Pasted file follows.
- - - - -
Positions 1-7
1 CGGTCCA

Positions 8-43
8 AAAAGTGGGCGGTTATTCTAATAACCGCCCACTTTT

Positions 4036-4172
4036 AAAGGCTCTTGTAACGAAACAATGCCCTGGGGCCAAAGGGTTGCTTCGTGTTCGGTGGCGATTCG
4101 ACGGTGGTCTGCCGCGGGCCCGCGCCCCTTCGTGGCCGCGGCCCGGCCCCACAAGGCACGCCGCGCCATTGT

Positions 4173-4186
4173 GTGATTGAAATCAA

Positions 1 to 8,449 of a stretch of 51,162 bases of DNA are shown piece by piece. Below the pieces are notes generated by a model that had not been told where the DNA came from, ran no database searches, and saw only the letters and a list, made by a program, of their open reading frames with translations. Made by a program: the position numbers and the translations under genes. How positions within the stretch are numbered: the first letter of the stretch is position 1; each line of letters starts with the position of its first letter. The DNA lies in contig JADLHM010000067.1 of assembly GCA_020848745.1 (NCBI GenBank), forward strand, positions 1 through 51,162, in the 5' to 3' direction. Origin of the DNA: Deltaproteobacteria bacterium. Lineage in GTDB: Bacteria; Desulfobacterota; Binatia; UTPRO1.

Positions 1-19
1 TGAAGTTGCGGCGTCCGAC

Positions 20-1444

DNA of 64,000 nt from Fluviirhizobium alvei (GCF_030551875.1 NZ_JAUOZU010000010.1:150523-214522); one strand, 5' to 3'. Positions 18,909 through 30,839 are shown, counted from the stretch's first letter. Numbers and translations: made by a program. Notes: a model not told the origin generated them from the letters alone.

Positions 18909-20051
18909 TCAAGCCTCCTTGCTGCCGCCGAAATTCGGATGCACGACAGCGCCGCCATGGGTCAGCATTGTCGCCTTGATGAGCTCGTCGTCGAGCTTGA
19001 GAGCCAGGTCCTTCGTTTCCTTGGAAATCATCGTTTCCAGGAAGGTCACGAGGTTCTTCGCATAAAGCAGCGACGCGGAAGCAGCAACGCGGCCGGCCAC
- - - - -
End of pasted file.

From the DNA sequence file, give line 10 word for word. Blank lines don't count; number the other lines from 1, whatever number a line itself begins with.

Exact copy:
Positions 1 to 8,449 of a stretch of 51,162 bases of DNA are shown piece by piece. Below the pieces are notes generated by a model that had not been told where the DNA came from, ran no database searches, and saw only the letters and a list, made by a program, of their open reading frames with translations. Made by a program: the position numbers and the translations under genes. How positions within the stretch are numbered: the first letter of the stretch is position 1; each line of letters starts with the position of its first letter. The DNA lies in contig JADLHM010000067.1 of assembly GCA_020848745.1 (NCBI GenBank), forward strand, positions 1 through 51,162, in the 5' to 3' direction. Origin of the DNA: Deltaproteobacteria bacterium. Lineage in GTDB: Bacteria; Desulfobacterota; Binatia; UTPRO1.